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Space Ranger HDF5 Feature-Barcode Matrix Format

Space Ranger HDF5 Feature-Barcode Matrix Format

In addition to the MEX format, 10x Genomics also provides matrices in the Hierarchical Data Format (HDF5 or H5). H5 is a binary format that compresses and accesses data more efficiently than text formats such as MEX, which is useful when dealing with large datasets. H5 files are supported in both Python and R.

For more information on the format, see the Introduction to HDF5.

Note: Space Ranger generates an output file with per-molecule information in HDF5 format. Refer to the Molecule Info (H5) documentation for details.

filtered_feature_bc_matrix.h5 └── matrix [HDF5 group] ├── barcodes ├── data ├── features [HDF5 group] │ ├── _all_tag_keys │ ├── feature_type │ ├── genome │ ├── id │ ├── name │ └── target_sets [Present when --probe-set or --target-panel is specified] │ └── [target set name] ├── indices ├── indptr └── shape

The hierarchy is same for raw_feature_bc_matrix.h5 file.

The contents of the .h5 file can be examined using HDFView software or the h5dump command.

  • View all the file contents in .h5

    h5dump -n filtered_feature_bc_matrix.h5ls HDF5 "./filtered_feature_bc_matrix.h5" { FILE_CONTENTS { group / group /matrix dataset /matrix/barcodes dataset /matrix/data group /matrix/features dataset /matrix/features/_all_tag_keys dataset /matrix/features/feature_type dataset /matrix/features/genome dataset /matrix/features/id dataset /matrix/features/name group /matrix/features/target_sets dataset /matrix/features/target_sets/[target set name] dataset /matrix/indices dataset /matrix/indptr dataset /matrix/shape } }
  • View the top few lines of a specific part of .h5 (e.g. the /matrix/barcodes dataset)


The top level of the file contains a single HDF5 group, called matrix, and metadata stored as HDF5 attributes. Within the matrix group are datasets containing the dimensions of the matrix, the matrix entries, as well as the features and spot-barcodes associated with the matrix rows and columns, respectively.

barcodesstringBarcode sequences and their corresponding library identifiers (for example, AACACTTGGCAAGGAA-1). The library identifier is always -1 for spaceranger count runs of individual capture areas, and a small integer that identifies distinct capture areas in the output of spaceranger aggr
datauint32Nonzero UMI counts in column-major order
indicesuint32Zero-based row index of corresponding element in data
indptruint32Zero-based index into data / indices of the start of each column, that is the data corresponding to each barcode sequence
shapeuint64Tuple of (# rows, # columns) indicating the matrix dimensions

The matrix entries are stored in Compressed Sparse Column (CSC) format. For more details on the format, see this SciPy introduction. CSC represents the matrix in column-major order, so that each barcode is represented by a contiguous chunk of data values.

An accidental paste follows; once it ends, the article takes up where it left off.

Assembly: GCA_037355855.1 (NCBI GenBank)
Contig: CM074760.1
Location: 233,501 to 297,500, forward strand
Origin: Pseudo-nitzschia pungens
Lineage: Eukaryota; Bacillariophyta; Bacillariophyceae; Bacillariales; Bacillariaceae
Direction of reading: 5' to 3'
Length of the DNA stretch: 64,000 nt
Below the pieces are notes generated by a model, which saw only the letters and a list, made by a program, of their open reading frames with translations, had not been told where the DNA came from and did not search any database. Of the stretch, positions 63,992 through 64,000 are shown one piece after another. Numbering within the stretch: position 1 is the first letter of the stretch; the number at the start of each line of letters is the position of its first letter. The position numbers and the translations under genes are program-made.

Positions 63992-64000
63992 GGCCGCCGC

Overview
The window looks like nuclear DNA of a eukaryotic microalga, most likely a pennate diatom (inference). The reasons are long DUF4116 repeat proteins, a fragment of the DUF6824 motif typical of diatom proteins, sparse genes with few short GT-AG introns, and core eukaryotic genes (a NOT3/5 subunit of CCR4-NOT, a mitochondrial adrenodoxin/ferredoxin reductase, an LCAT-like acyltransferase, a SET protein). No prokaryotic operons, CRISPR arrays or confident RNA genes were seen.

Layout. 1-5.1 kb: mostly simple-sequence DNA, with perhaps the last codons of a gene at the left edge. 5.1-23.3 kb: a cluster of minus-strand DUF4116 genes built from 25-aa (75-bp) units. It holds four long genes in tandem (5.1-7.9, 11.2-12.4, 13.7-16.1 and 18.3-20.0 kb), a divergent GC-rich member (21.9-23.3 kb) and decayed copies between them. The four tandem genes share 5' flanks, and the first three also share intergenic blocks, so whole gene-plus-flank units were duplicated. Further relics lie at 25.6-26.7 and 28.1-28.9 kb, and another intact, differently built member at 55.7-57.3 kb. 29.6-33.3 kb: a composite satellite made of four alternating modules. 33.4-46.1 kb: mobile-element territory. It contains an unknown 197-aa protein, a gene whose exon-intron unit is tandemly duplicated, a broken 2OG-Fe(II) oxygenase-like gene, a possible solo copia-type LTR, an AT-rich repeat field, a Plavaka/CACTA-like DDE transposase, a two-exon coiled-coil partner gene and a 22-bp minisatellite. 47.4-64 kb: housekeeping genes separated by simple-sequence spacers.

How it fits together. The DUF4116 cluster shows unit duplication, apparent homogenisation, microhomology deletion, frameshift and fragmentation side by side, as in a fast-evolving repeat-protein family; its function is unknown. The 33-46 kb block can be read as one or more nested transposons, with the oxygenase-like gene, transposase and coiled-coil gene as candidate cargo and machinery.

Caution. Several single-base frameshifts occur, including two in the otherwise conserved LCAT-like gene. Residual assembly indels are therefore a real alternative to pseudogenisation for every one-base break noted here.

The feature reference is stored as an HDF5 group called features, within the matrix group. Note that for Targeted Gene Expression samples, the features dataset in the filtered matrix H5 file will not contain non-targeted genes, and the feature indices in target_sets are updated accordingly.

There are multiple packages that allow import of HDF5 file into R as shown in the example code below (edit path to the highlighted H5 file).

# set path to the h5 file h5_path = "/opt/sample345/outs/filtered_feature_bc_matrix.h5" # Method 1 # load the Bioconductor rhdf5 package library(rhdf5) # read in the file and examine its contents filtered_hs <- H5Fopen(h5_path) h5ls(filtered_hs) # Method 2 # load package library(Seurat) # read in the file and examine its contents filtered_hs <- Read10X_h5(h5_path) head(filtered_hs, 10)

There are two ways to load the H5 matrix into Python:

Method 1: Using cellranger.matrix module

This method requires adding spaceranger/lib/python to your $PYTHONPATH. For example, if you installed Space Ranger into /opt/spaceranger-2.0.1, then you can call the following script to set your PYTHONPATH:

$ source spaceranger-2.0.1/sourceme.bash

Then in Python, the matrix can be loaded using the cellranger.matrix module as follows (edit the path to the H5 file):

import cellranger.matrix as cr_matrix filtered_h5 = "/opt/sample345/outs/filtered_feature_bc_matrix.h5" filtered_matrix_h5 = cr_matrix.CountMatrix.load_h5_file(filtered_hs)

Method 2: Using PyTables

This method is more involved, and requires the SciPy and PyTables libraries. Edit the path to the highlighted H5 file.

import collections import scipy.sparse as sp_sparse import tables CountMatrix = collections.namedtuple('CountMatrix', ['feature_ref', 'barcodes', 'matrix']) def get_matrix_from_h5(filename): with tables.open_file(filename, 'r') as f: mat_group = f.get_node(f.root, 'matrix') barcodes = f.get_node(mat_group, 'barcodes').read() data = getattr(mat_group, 'data').read() indices = getattr(mat_group, 'indices').read() indptr = getattr(mat_group, 'indptr').read() shape = getattr(mat_group, 'shape').read() matrix = sp_sparse.csc_matrix((data, indices, indptr), shape=shape) feature_ref = {} feature_group = f.get_node(mat_group, 'features') feature_ids = getattr(feature_group, 'id').read() feature_names = getattr(feature_group, 'name').read() feature_types = getattr(feature_group, 'feature_type').read() feature_ref['id'] = feature_ids feature_ref['name'] = feature_names feature_ref['feature_type'] = feature_types tag_keys = getattr(feature_group, '_all_tag_keys').read() for key in tag_keys: feature_ref[key] = getattr(feature_group, key.decode()).read() return CountMatrix(feature_ref, barcodes, matrix) filtered_h5 = "/opt/sample345/outs/filtered_feature_bc_matrix.h5" filtered_matrix_h5 = get_matrix_from_h5(filtered_hs)

Refer to the SciPy Documentation for help.